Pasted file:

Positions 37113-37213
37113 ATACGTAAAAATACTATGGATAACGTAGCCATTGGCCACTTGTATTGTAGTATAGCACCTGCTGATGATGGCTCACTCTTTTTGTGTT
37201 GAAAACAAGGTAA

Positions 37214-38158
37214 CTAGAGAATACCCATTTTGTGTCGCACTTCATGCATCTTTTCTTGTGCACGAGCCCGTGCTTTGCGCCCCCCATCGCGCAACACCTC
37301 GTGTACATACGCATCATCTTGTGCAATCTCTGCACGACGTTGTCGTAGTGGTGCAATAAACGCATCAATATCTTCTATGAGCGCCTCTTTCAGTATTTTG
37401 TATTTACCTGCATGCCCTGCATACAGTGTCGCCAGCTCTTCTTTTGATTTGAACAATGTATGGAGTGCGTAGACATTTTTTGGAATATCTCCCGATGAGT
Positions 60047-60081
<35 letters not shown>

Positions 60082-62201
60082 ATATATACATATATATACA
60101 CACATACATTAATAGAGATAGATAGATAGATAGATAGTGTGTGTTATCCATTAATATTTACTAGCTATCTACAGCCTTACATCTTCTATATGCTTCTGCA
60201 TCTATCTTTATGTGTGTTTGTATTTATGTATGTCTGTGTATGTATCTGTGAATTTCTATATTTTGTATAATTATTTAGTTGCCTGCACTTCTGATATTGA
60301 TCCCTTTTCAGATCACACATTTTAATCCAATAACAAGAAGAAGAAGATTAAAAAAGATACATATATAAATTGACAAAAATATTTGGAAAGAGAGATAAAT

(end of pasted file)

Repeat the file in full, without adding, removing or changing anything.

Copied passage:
Positions 37113-37213
37113 ATACGTAAAAATACTATGGATAACGTAGCCATTGGCCACTTGTATTGTAGTATAGCACCTGCTGATGATGGCTCACTCTTTTTGTGTT
37201 GAAAACAAGGTAA

Positions 37214-38158
37214 CTAGAGAATACCCATTTTGTGTCGCACTTCATGCATCTTTTCTTGTGCACGAGCCCGTGCTTTGCGCCCCCCATCGCGCAACACCTC
37301 GTGTACATACGCATCATCTTGTGCAATCTCTGCACGACGTTGTCGTAGTGGTGCAATAAACGCATCAATATCTTCTATGAGCGCCTCTTTCAGTATTTTG
37401 TATTTACCTGCATGCCCTGCATACAGTGTCGCCAGCTCTTCTTTTGATTTGAACAATGTATGGAGTGCGTAGACATTTTTTGGAATATCTCCCGATGAGT
Positions 60047-60081
<35 letters not shown>

Positions 60082-62201
60082 ATATATACATATATATACA
60101 CACATACATTAATAGAGATAGATAGATAGATAGATAGTGTGTGTTATCCATTAATATTTACTAGCTATCTACAGCCTTACATCTTCTATATGCTTCTGCA
60201 TCTATCTTTATGTGTGTTTGTATTTATGTATGTCTGTGTATGTATCTGTGAATTTCTATATTTTGTATAATTATTTAGTTGCCTGCACTTCTGATATTGA
60301 TCCCTTTTCAGATCACACATTTTAATCCAATAACAAGAAGAAGAAGATTAAAAAAGATACATATATAAATTGACAAAAATATTTGGAAAGAGAGATAAAT